Deciphering Daddy's DNA
Genetic advances have improved paternity tests
Not so very long ago, fatherhood had a bit of mystery to it. No more. Advances in genetics have made paternity tests one of the simplest and most reliable medical tests ever available. Being able to be 99.99 percent sure has helped fuel the frenzy over the fate of little Dannielynn, the late Anna Nicole Smith's infant daughter, and her four would-be daddies. It also made last week's announcement that DNA samples would be taken from the body of the late soul legend James Brown before burialto settle new paternity claimsseem almost commonplace.
Far from Hollywood, DNA-based paternity tests are used every day to determine child support and custody or to put a worried mind at ease. "It was a relief," says Mandy, 32, of Kansas, who asked that her last name not be used. Her father had died at age 16 and hadn't told his parents he'd gotten a girl pregnant. A few months ago, Mandy decided she wanted a family medical history for her children, ages 8 and 11. She asked her father's parents, and they said they'd like to do DNA testing first. Last week, she found out that they are indeed her grandparents. "I was scared to death that maybe my mom wasn't honest with me," she says. "It's neat having the confirmation that everything I had been told was in fact the situation."
As DNA technology has become more precise, paternity tests like Mandy's, which could be done without her father's DNA, are becoming cheaper and easier. It's now possible to determine paternity using DNA from cousins or grandparents, or from a discarded coffee cup. Procedures such as amniocentesis can be used to determine paternity well before a baby's birth. And sometime soon, noninvasive tests may be able to ID Dad through bits of fetal DNA floating in a pregnant woman's blood.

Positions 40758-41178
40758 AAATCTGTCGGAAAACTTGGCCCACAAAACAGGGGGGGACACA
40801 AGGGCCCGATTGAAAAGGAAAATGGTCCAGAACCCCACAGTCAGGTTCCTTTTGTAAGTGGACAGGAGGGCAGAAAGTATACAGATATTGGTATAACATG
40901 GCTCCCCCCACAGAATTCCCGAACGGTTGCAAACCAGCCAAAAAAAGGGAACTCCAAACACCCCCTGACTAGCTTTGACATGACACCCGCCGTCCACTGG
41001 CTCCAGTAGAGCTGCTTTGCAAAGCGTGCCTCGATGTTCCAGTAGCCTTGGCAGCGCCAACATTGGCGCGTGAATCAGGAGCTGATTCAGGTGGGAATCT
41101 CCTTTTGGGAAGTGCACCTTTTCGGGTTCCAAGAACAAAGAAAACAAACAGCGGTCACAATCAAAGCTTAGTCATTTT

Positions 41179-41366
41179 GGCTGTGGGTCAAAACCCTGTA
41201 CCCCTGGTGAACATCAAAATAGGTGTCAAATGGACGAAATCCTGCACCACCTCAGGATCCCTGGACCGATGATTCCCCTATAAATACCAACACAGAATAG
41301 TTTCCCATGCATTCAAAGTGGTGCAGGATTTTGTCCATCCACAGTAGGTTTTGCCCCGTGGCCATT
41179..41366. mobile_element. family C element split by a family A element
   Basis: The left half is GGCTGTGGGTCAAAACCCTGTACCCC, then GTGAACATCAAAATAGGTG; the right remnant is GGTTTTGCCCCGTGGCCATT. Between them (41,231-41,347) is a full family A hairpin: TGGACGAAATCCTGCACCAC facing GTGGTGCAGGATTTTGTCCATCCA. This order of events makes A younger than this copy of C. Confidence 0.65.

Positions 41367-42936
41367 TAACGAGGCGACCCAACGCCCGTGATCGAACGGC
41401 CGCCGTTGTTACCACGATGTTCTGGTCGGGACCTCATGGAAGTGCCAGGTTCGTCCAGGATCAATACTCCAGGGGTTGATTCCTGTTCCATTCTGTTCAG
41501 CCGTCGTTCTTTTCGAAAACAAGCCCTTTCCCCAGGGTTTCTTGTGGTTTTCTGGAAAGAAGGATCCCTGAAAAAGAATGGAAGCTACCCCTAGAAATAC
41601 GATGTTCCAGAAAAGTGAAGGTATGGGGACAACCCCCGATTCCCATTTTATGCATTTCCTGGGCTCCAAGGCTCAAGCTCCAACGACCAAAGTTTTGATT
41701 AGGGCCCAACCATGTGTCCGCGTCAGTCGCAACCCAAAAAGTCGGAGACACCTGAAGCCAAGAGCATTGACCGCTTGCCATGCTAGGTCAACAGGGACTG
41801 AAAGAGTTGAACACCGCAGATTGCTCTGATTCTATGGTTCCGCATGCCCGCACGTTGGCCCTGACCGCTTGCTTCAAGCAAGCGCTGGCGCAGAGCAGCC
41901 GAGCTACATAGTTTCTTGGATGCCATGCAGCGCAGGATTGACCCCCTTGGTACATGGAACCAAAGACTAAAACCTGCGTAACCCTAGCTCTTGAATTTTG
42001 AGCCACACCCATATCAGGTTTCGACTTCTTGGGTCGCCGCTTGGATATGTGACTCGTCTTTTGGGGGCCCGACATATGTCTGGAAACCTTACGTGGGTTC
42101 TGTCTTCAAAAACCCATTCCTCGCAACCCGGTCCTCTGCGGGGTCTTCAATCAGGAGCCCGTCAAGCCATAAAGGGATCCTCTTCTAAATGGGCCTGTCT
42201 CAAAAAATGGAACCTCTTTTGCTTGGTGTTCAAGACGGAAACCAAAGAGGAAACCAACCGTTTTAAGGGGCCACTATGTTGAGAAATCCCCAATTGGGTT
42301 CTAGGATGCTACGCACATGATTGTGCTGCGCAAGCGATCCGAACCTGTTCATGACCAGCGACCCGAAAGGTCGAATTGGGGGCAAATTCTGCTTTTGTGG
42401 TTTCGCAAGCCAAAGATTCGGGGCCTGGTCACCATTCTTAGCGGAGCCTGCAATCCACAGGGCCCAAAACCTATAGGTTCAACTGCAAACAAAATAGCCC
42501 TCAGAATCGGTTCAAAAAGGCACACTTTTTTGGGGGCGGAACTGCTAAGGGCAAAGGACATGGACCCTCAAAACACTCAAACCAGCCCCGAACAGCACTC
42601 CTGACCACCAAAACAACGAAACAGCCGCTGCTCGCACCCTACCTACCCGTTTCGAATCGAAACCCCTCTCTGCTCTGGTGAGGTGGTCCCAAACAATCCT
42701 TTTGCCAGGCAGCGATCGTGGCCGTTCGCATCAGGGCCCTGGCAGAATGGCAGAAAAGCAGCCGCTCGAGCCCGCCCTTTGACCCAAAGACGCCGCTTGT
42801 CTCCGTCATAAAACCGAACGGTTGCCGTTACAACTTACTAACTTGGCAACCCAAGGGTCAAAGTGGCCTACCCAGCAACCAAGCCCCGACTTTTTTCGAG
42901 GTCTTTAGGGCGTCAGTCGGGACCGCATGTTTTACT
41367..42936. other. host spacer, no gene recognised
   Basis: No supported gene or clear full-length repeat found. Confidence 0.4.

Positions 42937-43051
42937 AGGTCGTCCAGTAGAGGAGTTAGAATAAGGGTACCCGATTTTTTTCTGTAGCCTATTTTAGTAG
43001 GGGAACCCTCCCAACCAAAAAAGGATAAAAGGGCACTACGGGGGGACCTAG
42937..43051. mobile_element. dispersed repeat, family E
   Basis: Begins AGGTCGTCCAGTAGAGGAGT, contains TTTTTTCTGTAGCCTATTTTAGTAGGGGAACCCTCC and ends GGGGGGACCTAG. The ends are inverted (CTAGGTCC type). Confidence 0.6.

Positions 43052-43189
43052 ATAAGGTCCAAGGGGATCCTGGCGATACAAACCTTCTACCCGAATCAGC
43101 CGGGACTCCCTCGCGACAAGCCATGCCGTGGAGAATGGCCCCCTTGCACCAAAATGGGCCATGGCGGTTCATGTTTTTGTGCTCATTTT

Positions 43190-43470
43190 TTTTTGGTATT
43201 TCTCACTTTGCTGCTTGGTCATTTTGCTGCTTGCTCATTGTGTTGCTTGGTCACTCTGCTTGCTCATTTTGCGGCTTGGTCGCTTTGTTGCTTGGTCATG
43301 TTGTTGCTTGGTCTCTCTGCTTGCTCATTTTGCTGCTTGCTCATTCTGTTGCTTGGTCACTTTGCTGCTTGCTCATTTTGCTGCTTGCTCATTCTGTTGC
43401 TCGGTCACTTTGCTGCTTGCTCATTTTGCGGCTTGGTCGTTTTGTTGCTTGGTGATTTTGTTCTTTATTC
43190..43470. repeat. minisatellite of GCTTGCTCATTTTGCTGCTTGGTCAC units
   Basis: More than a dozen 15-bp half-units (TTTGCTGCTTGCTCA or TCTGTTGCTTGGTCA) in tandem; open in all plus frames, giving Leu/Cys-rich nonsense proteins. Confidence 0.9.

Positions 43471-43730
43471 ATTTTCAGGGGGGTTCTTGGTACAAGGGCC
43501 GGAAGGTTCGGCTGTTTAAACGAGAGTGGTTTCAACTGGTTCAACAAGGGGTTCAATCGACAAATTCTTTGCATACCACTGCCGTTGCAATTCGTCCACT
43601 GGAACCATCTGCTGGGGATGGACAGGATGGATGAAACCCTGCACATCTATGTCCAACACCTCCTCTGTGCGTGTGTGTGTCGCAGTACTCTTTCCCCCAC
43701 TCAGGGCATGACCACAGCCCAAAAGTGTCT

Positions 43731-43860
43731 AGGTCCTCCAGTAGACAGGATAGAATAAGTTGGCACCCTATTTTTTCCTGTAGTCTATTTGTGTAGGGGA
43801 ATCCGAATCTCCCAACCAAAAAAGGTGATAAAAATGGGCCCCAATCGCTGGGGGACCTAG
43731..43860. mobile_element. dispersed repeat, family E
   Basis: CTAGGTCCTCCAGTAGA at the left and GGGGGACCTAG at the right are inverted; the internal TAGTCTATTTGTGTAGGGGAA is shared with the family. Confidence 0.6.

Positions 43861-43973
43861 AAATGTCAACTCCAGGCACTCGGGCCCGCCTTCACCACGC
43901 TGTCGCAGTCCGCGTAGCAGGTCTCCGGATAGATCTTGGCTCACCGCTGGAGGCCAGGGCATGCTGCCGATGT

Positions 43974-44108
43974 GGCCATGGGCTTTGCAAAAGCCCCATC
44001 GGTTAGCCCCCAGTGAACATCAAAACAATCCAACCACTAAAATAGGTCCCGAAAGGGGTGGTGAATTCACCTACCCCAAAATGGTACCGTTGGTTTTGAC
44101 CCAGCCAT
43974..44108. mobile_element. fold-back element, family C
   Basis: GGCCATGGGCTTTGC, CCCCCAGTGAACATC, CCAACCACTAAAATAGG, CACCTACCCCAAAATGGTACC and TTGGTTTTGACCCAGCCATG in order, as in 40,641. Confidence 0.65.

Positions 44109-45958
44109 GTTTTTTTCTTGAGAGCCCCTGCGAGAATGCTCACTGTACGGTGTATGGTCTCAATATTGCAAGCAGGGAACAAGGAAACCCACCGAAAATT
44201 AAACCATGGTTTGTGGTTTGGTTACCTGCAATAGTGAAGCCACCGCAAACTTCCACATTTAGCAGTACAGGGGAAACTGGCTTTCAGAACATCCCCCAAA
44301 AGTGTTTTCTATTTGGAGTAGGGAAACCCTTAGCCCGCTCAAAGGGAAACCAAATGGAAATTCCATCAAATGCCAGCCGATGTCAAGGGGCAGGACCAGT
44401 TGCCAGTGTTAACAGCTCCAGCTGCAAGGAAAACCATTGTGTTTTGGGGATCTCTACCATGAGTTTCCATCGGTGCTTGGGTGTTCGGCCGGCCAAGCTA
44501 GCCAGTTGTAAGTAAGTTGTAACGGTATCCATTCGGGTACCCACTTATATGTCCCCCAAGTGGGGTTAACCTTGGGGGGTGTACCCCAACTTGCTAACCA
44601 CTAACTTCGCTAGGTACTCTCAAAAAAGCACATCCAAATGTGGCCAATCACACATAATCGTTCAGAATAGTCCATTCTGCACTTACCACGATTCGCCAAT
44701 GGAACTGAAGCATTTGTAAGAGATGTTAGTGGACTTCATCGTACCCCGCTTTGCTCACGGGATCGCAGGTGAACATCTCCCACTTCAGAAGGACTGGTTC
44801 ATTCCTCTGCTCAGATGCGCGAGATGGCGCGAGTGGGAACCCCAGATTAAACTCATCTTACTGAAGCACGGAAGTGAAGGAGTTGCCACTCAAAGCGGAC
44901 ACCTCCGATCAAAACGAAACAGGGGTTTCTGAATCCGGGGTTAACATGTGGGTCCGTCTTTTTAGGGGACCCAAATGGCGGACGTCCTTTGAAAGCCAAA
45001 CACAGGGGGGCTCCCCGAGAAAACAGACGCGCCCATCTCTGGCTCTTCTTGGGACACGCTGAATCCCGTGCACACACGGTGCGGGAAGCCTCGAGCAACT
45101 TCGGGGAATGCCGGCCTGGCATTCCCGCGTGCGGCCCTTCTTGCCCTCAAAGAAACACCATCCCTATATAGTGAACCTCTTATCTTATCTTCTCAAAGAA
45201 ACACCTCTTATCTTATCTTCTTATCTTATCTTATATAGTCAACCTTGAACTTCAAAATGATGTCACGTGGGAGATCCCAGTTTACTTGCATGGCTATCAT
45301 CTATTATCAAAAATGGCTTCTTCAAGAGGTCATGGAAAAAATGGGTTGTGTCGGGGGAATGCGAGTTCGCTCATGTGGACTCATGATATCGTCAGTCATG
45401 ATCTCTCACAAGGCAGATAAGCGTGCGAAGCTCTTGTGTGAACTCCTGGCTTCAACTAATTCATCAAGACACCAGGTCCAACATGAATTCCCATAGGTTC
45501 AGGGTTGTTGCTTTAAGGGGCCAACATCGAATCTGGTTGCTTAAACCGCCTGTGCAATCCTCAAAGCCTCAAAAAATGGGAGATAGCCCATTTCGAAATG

Paternity testing first hit the headlines in 1943 when starlet Joan Berry sued Charlie Chaplin, claiming he was the father of her child. A simple blood-type test proved Chaplin could not be the father, but at the time such tests weren't admissible in court, and Chaplin was ordered to pay child support. The case prompted new laws allowing blood tests in paternity cases, but those tests could eliminate just 40 percent of males as the father. In the 1970s, new tests based on variations in white blood cells raised the exclusion rate to 80 percent. DNA testing, which entered the market in the late 1980s, has made paternity testing almost foolproof, raising the accuracy rate to 99.99 percent for the most common tests. Further testing can raise the odds to astronomical levels in contested cases. "The accuracy has greatly increased," says David Gjertson, a professor of biostatistics at the University of California-Los Angeles who helped develop DNA-based paternity tests.
Then there's the CSI approach. Current DNA tests make it possible to use old or degraded DNA samples, such as random cells from a man's razor or even from earwax on a used Q-Tip. Sometimes dental floss tells the tale. In 2002, millionaire Steve Bing alleged that MGM mogul Kirk Kerkorian, then 84, had hired private investigators to go through the trash can outside Bing's home. Bing had been romantically linked with Kerkorian's ex-wife, Lisa Bonder Kerkorian. DNA on dental floss fingered Bing as 4-year-old Kira's father. "You can send us almost anything, and we can get DNA out of it," says Howard Coleman, CEO of Genelex, a genetics-testing lab in Seattle. "Anything that someone's had contact with ... and we can give you a very conclusive answer."